Hartwig Masuch, Chief Executive of BMG, gave a wide-ranging interview at Midem in Cannes last week (June 5), in which he claimed that his company now considers itself the “fourth major”.
Financially speaking, that’s a fairly bold claim.
Across its dual music publishing and records businesses, BMG turned over $573m last year.
Although that was up 22% year-on-year, Warner Music Group – the smallest of the three major music companies – turned over $3.70bn in the same calendar 12 months, more than six times as much as BMG. (Warner also happens to be BMG’s worldwide recorded music distribution partner.)
Yet according to Masuch, on a practical level – ie. what his company can deliver for its individual artists – it’s a fair comment.
“I think we can do whatever you think a major should be able to do,” Masuch told Variety Executive Editor, Shirley Halperin, during their on-stage Midem chat. “Getting the perspective right, yeah, we are the fourth major.
“Our DNA – by acquiring a lot of very important independent companies – is that we share the values of [those] independent companies, so we have an appreciation of creativity and artists. But our ambition is that we are a major, because being a major for me means you have global access to the markets, and you are able to give artists a global perspective on several parameters [across] recording and publishing.
“It would be foolish to say we’re the leading independent – that would shy away from the real ambition we have.”
Masuch was also questioned on the topic of publishing acquisitions, and whether companies in the space are starting to become over-valued.
To date, ‘new’ BMG – which launched in 2008 – has acquired over 100 independent music companies.
However, it hasn’t participated in many of the recent high-stakes recent M+A activity in the publishing world – which has seen Round Hill buying Carlin for nearly $250m, Kobalt buy SONGS for around $160m, Concord buy Imagem for over $500m and Sony Corp snap up a 60% chunk of EMI Music Publishing for $2.3bn.
Masuch warned of “parameters that might create a bursting bubble” in the space, including rising interest rates or the emergence of inter-territory trade barriers.
He commented: “Saying [the market] is over-valued is always very dangerous, there are a lot of of factors that play into a valuation. [But] if you look at it historically, you could say it’s very, very aggressively valued [today].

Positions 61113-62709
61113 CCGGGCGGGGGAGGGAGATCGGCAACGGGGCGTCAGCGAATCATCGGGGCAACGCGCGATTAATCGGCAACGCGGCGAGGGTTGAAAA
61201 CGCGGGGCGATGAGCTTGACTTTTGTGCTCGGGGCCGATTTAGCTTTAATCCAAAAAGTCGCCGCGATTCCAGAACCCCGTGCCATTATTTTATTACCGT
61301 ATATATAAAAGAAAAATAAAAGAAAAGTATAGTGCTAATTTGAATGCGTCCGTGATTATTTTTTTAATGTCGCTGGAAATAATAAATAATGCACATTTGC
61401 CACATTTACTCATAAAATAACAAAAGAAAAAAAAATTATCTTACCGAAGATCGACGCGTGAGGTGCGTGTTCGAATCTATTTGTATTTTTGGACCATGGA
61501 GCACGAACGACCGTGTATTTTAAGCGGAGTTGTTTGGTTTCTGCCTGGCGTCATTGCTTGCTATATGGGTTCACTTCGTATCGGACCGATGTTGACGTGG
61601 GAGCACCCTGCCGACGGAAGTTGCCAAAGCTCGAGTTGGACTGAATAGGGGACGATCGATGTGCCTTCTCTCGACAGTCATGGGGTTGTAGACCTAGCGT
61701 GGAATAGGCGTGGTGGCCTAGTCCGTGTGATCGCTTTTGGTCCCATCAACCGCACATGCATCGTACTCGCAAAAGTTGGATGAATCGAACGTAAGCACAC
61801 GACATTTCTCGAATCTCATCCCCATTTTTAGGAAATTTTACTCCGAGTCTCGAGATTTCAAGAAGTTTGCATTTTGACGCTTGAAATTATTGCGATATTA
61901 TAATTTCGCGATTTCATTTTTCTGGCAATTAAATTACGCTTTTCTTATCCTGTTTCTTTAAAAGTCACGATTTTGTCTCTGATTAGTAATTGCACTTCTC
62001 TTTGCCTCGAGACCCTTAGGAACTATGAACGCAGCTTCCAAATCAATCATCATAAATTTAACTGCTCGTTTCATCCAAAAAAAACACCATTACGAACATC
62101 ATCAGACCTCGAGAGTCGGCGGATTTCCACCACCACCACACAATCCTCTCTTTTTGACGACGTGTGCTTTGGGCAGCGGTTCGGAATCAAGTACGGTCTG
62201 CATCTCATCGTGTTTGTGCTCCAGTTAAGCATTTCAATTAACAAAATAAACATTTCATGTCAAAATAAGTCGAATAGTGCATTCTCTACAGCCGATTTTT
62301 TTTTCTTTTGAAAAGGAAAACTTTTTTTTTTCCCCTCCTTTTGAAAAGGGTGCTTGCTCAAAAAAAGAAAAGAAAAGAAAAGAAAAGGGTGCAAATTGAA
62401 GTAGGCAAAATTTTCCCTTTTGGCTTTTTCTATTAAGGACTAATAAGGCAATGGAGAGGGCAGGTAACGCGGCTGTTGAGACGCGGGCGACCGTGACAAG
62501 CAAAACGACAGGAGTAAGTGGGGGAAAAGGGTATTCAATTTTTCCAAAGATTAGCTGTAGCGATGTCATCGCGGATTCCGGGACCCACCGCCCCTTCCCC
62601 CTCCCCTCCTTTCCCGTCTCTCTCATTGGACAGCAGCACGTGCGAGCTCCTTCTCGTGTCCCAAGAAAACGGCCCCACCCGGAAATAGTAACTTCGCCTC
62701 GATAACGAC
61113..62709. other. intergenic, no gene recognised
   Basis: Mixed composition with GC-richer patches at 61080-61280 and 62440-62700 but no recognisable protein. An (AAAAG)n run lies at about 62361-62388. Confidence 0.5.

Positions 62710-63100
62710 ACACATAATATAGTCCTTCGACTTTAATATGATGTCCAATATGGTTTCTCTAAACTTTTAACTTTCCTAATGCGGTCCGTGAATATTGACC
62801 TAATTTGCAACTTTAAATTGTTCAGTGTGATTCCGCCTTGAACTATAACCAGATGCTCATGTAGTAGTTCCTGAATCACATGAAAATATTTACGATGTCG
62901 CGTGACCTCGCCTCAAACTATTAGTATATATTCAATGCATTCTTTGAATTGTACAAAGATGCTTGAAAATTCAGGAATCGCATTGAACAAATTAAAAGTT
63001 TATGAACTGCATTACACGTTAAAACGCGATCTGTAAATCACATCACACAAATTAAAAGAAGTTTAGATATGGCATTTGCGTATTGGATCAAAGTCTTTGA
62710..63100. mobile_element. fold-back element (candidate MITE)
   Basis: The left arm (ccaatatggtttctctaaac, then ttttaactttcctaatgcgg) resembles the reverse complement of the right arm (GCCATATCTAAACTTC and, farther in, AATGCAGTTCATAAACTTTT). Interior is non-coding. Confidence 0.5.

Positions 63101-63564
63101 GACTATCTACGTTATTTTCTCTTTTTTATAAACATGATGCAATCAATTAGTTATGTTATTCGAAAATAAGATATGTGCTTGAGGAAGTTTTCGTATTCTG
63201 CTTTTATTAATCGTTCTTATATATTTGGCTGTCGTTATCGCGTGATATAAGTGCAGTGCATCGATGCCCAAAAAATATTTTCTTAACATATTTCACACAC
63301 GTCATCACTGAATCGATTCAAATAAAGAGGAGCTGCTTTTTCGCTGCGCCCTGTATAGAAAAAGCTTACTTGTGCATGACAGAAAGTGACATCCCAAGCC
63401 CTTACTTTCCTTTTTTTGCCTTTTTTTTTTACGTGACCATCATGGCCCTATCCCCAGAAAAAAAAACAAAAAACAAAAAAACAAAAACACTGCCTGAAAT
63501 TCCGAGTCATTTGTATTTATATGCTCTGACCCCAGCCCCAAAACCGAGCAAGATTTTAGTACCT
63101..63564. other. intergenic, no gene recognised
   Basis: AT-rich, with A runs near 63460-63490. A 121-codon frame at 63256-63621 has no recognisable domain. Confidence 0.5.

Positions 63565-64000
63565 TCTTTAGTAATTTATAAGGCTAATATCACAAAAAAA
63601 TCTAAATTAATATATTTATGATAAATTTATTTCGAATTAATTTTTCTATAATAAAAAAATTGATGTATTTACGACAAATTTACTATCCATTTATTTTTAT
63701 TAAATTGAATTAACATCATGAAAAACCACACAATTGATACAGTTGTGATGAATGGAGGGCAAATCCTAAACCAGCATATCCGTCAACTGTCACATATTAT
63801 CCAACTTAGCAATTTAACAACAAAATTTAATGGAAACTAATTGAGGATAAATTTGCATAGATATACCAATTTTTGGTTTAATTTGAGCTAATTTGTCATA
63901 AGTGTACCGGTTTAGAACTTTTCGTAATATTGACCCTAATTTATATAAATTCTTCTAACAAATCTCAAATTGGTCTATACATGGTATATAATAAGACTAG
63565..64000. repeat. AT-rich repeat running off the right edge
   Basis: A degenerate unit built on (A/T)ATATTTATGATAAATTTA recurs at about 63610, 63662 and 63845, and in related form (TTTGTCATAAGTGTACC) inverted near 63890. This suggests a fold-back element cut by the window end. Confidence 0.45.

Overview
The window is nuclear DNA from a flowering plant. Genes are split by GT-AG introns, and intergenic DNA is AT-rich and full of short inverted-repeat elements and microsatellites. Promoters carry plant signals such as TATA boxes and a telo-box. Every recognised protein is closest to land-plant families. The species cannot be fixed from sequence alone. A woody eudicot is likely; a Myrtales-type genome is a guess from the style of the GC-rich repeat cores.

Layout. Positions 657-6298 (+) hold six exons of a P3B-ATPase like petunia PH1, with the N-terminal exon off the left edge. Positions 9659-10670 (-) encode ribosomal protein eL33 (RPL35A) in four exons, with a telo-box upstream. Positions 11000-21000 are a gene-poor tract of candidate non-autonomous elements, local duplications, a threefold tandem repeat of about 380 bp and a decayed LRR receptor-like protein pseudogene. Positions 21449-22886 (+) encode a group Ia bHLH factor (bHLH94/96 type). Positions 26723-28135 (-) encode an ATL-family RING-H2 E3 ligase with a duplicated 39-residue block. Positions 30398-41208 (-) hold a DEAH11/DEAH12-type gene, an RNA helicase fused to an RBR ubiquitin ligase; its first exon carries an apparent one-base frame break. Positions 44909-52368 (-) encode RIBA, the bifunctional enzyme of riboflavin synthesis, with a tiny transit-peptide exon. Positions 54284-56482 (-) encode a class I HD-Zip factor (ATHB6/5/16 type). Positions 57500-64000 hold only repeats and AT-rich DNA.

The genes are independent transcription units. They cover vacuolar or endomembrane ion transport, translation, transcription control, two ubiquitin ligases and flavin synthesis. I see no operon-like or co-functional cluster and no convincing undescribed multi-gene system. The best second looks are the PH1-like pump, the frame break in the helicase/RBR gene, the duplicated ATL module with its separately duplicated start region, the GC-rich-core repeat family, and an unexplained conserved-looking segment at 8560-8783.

“The question is, can you really make sense of if you are a buyer? I would doubt it for at least 5-10 years going forward, simply because of [unpredictable] parameters that have an influence on your publishing income – global performance [revenues], based on radio and TV, might be very challenged.
“So if people right now say the music industry is growing 7-10%, publishing might be growing much less… I’d personally rather be careful right now.”
Other topics covered during Masuch’s discussion included BMG’s reputation for working with ‘legacy’ artists – although that’s clearly not a word the company itself would choose.
Said Masuch: “Here’s a pretty interesting commercial discussion: what actually drives value in music companies? Is it what happens in the Hot 100 in Billboard? We think [catalogue] is a completely under-managed part of the business.; [we] deal with artists who have a 25 year career, who make a lot of money from live, but might not be [an A&R’s] entry into the glory world: ‘Oh, he broke whatever name.'”
Masuch also talked about BMG’s growth as a dual recorded music company and music publisher, and why he feels having integrated teams across both sides is a commercial advantage.
“Going forward all of the music companies have to take a more integrated approach and [think]: Does an artist really want you to make a big differentiation between services in publishing and recorded?
“No, you want to be represented on whichever metric you put your repertoire to your partners. And that’s what we want to achieve – even extended to books, audio-visual content, we want to be a really integrated company that deals with the output of our creative clients.
“It’s a big advantage: you don’t run two separate cost bases. [At BMG] some people have more publishing experience, some people have more experience of marketing recordings, but they really work together on a global level.”
Music Business Worldwide